Deutsche Post DHL Annual Report 2013

2013 Annual Report

Online and mail-order revenue, 2012, by goods category in Germany (€m)
Source: BHV


Three questions to the well-known consumer psychologist
Stephan Grünewald.

Mr Grünewald, imagine the scene: the doorbell rings, the DHL courier is standing at the door and hands over a package. It’s the online purchase you’ve been expecting. Could you describe for us the psychology of the situation: what is the recipient feeling at this moment?

A feeling of happiness. It’s as if you’ve just received a gift. The DHL employee is, so to speak, Father Christmas for grownups – one who brings presents all year round.

Can online shopping really trigger that feeling of happiness? Virtual shopping isn’t exactly an experience for the senses. You can’t touch, feel and try out products when you’re sitting in front of the computer.

Online shopping is kind of an advance payment that the consumer has to make in order to experience that feeling of happiness when the delivery arrives. It is correct that shoppers are not able to touch or feel the products but if you take a look at the online shopping process chain, then – I have to say – there’s an element of wish fulfilment there. Many consumers really dive into catalogues or websites before they make a purchase. They asked themselves: how can I treat myself? What style of clothing is for me? And what could I become if I bought this or that product?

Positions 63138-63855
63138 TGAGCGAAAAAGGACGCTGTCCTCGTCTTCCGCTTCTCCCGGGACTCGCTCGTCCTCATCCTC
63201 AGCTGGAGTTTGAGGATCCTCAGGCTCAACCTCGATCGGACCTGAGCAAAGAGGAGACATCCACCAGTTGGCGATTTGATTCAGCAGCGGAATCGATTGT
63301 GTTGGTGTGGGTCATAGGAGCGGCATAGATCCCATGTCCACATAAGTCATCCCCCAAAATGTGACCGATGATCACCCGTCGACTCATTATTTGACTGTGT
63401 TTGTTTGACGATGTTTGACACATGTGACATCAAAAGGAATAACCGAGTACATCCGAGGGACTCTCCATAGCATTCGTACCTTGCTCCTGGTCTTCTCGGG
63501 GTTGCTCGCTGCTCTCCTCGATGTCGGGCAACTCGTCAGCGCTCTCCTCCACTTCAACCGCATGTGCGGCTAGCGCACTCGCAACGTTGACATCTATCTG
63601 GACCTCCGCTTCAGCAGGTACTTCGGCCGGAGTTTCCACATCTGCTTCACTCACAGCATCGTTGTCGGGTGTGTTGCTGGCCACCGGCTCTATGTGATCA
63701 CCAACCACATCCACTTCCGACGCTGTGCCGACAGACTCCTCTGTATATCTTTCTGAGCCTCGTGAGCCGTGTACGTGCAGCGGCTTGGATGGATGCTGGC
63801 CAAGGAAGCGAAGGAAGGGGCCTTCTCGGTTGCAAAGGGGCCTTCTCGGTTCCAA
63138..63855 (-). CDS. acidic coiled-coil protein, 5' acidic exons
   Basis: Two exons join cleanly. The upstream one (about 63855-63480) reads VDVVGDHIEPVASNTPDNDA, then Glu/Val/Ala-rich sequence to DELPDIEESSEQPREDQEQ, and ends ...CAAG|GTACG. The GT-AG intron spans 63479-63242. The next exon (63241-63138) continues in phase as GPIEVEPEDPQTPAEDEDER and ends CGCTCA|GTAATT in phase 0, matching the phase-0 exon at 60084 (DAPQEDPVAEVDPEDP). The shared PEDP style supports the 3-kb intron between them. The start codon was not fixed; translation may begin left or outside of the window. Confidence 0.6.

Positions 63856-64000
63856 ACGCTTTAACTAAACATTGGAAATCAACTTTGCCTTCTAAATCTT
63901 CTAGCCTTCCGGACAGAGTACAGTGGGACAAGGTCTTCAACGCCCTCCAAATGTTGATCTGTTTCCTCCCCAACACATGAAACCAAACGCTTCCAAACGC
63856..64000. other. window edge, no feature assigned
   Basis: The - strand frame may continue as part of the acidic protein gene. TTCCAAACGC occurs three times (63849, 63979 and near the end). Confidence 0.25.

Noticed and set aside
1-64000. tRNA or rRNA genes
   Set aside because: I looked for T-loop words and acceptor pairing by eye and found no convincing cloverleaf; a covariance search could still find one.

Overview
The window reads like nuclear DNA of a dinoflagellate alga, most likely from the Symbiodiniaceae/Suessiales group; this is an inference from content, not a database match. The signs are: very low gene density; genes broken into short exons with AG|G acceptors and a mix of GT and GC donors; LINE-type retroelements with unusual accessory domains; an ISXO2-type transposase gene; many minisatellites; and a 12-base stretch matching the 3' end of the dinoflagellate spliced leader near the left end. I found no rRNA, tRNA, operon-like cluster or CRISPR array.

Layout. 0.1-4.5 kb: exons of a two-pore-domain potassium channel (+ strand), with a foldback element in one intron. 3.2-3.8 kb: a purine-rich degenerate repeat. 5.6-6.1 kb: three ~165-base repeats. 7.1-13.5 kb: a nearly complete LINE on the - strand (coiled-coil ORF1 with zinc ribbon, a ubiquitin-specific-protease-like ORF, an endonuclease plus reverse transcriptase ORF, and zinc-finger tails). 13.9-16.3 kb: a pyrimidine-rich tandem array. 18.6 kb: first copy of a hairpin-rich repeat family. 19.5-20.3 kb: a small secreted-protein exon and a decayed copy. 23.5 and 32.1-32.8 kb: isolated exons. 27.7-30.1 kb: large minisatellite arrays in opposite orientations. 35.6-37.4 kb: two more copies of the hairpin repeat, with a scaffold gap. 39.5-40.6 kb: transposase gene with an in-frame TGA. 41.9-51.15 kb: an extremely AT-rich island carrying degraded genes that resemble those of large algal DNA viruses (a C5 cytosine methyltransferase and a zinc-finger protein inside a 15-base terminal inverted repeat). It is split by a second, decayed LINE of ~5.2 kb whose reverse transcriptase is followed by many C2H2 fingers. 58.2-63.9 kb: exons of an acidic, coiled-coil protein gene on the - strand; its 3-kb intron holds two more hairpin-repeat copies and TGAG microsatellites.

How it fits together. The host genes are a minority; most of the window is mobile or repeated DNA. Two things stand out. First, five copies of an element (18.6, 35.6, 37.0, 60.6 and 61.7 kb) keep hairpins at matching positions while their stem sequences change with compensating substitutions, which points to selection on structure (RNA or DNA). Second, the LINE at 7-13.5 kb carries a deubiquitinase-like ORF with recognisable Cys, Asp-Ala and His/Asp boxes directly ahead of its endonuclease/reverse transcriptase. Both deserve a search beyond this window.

By online shopping, we spare ourselves a certain level of mental anguish and can be more courageous or experimental. We browse in a safe place – our own home – and avoid the public catwalk. People tend to buy items of clothing they might not even have tried on in the shop or allow themselves to pick out a larger size. After all, you can try on things and pick out what you like at home alone or with a good friend in a safe and secure atmosphere and without having to come into contact with the salesperson or other customers.

Moreover, online shopping disconnects you from the actual costs of shopping. You avoid your own personal transport logistics. You don’t have to leave the house and venture into packed shops, and you don’t have to carry bags. You get it handed to you on your own doorstep. This further enhances the feeling of receiving a gift and also triggers a moment of surprise in addition to the feeling of happiness.

But why is it a surprise to open a package you ordered yourself?

People resort to subconscious strategies to produce this surprise effect. They sometimes forget what they have ordered. Not because they are scatterbrained but because their psyche takes over. This way they can reward themselves time and again, triggering the feeling of receiving a gift and of being surprised.

Stephan Grünewald is one of two founders of the Rheingold institute for qualitative market and media research in Cologne, Germany. His new book, “Die erschöpfte Gesellschaft” (the exhausted society) was published in 2013.
© 2014 Deutsche Post AG
2013 Annual Report

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2013 Annual Report

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